Can Toxicity for Different Species be Correlated?: The Concept and Emerging Applications of Interspecies Quantitative Structure-Toxicity Relationship (i-QSTR) Modeling

Can Toxicity for Different Species be Correlated?: The Concept and Emerging Applications of Interspecies Quantitative Structure-Toxicity Relationship (i-QSTR) Modeling

Supratik Kar (Jackson State University, Jackson, MS, USA), Rudra Narayan Das (Jadavpur University, Kolkata, India), Kunal Roy (Department of Pharmaceutical Technology, Jadavpur University, Kolkata, India) and Jerzy Leszczynski (Jackson State University, MS, USA)
DOI: 10.4018/IJQSPR.2016070102
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Abstract

Experimental evaluation of the toxicity of a compound is an expensive practice, and it requires sacrifice of a large number of animals. As a consequence, in silico techniques for predictive toxicology are taking the central stage of attention of the scientific community. Interspecies quantitative structure-toxicity relationship (i-QSTR) modeling provides a tool for estimation of contaminant's sensitivity with known levels of uncertainty for a diverse pool of species. It is capable of extrapolating data for one toxicity endpoint to another toxicity endpoint when the data for the second species are unavailable. The emerging i-QSTR approach can overcome the cost of multiple toxicity tests, improve the understanding of the mechanism of toxic action (MOA) of chemicals for different organisms and endpoints and is very useful in order to fill the data gaps where toxicity value for a particular compound is absent for a specific endpoint.
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1. Chemical Toxicity

Chemical toxicity refers to the adverse effects of chemicals on the ecosystem, humans or other living systems in the environment with many dimensions (Colton, 2002). Chemicals are prospective poisons as they can cause injury or death due to their excessive exposure at various concentrations. A chemical may cause irreversible change in homeostasis or increased susceptibility to other chemical or biological stress, functional or anatomical damage, including infectious diseases. Even prolonged and continuous exposure of any so called ‘safe’ chemical may show serious toxicity after years. The continuous increase of the world’s population, combined with industrial progress, has made a significant impact of chemicals (including pharmaceuticals) on the world’s ecosystems and living bodies. As human society depends on so many diverse types and classes of chemicals, it is very imperative to understand the way in which the chemicals interact with the living system and the ecosystem. The magnitude of eco-toxicity of hazardous chemicals, pesticides, agrochemicals, synthetic and semi-synthetic chemicals, dyes, pollutants, pharmaceuticals and food products, is a matter of great concern considering that though huge numbers of compounds are in commercial use, while relatively few of these have been subjected to sufficient evaluation for their hazardous properties to the environment (Cronin et al., 2004, Kar and Roy, 2010a).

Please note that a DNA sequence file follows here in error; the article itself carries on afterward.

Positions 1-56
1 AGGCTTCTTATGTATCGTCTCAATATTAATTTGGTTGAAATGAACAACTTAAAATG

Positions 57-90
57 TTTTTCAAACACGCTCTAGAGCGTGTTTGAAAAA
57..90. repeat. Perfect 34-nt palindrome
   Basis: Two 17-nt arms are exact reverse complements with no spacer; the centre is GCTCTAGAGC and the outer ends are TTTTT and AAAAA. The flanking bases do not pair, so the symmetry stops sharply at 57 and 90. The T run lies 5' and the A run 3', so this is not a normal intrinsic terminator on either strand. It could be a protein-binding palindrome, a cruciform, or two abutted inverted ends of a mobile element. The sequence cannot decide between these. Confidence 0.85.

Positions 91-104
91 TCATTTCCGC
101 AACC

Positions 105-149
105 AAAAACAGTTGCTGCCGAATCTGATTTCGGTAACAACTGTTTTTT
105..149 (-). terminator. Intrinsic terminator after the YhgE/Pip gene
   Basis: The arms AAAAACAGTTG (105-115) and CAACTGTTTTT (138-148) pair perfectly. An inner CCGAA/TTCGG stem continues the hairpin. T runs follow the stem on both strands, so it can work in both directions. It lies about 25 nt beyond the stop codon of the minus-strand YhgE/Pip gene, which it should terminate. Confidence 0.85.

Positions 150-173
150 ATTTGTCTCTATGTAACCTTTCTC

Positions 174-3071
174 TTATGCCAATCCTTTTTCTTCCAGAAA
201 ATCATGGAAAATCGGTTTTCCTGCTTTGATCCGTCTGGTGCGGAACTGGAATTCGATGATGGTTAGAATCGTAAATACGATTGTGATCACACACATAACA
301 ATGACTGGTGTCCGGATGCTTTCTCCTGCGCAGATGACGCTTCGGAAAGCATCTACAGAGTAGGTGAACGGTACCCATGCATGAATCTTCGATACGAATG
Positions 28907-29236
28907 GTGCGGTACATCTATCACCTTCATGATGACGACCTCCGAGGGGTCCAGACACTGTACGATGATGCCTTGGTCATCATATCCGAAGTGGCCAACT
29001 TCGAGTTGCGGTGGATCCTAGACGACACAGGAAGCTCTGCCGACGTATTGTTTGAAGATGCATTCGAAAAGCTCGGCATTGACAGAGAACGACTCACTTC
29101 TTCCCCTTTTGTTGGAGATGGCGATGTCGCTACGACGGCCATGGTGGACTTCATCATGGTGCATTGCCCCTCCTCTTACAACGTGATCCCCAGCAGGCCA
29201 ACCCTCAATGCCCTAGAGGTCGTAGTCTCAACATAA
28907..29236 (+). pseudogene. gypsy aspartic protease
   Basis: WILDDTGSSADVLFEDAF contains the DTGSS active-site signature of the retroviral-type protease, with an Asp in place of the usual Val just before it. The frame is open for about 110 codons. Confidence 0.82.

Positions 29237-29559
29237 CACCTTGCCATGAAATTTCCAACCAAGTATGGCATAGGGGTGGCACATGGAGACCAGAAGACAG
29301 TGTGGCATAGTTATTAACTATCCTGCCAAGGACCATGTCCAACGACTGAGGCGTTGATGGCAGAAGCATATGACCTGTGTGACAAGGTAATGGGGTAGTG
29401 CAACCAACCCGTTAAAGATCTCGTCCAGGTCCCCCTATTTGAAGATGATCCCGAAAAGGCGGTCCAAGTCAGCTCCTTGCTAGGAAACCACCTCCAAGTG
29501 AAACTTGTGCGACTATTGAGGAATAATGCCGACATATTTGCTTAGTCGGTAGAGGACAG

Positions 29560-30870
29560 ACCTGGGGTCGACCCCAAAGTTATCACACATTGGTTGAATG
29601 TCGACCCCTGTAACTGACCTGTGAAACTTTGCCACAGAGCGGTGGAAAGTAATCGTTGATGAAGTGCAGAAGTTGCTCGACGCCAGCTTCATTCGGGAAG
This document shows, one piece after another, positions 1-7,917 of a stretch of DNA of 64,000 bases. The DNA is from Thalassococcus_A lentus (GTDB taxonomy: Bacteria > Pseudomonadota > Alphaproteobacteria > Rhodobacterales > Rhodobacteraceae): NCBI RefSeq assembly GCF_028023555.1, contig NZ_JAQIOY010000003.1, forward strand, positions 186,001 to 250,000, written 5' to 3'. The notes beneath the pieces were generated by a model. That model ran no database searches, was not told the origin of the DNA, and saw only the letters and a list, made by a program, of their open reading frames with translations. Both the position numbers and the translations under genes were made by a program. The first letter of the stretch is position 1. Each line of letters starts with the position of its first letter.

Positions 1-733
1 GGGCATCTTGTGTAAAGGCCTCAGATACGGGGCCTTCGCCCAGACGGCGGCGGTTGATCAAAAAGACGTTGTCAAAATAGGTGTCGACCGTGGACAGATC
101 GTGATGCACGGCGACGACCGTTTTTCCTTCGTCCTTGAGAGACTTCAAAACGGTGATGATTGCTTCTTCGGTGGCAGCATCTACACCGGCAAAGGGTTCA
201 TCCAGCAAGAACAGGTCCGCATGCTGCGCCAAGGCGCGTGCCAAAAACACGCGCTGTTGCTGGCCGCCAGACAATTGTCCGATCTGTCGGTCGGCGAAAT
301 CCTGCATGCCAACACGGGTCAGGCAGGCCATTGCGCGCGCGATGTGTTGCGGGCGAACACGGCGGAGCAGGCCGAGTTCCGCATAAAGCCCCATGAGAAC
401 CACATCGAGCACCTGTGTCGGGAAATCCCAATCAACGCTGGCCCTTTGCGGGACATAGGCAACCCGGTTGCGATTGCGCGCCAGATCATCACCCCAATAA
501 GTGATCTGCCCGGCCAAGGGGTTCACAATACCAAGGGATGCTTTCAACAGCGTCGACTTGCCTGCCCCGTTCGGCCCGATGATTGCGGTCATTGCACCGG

Chemicals are commonly characterized into broad classes based on modes of action such as inert chemicals (non-polar narcosis), less-inert chemicals (polar narcosis), reactive chemicals (free-radical formation, weak acid respiratory uncoupling, as well as electrophilic reactions) and specifically acting chemicals (Schultz et al., 2006). The narcosis mode of action is related with reversibly altered structure and function of the cell membranes from non-specific non-covalent interactions with cell membranes. The polar narcotic chemicals are generally more toxic than chemicals which act through non-polar (baseline) toxicity. Reactive chemicals exhibit toxicity in excess of that predicted by either non-polar or polar narcosis (Verhaar et al., 1992). The term “reactive” encompasses a wide spectrum of competing electrophilic and nucleophilic, redox, and free-radical processes (Enoch et al. 2008). The categorization of chemicals according to mechanism of action is a very tedious and complex task (Netzeva et al., 2008). For example, anilines are considered to be narcotics to fish but are more toxic to Daphnia magna (Netzeva et al., 2008). Therefore, the underlying mode of action may completely depend on the exposed species (Jager et al., 2007). The mechanism of (toxic) action (MOA) of the chemicals under investigations should be taken into account during analysis of chemical toxicity for a better understanding. It may be noted here that there may be significant differences between the mode of action and the mechanism of action of a chemical with respect to a specific response. The former is defined in terms of various incompletely characterized biochemical, physiological, or behavioral responses leading to the behavioral changes upon exposure to chemicals, while mechanism of action refers to explicit and detailed understanding of all steps reflecting the necessary sequence of events involved in the manifestation of toxicity of chemicals (Borgert et al., 2004; ECETOC, 2007). However, in this review, we have used the abbreviation MOA for both the terms.

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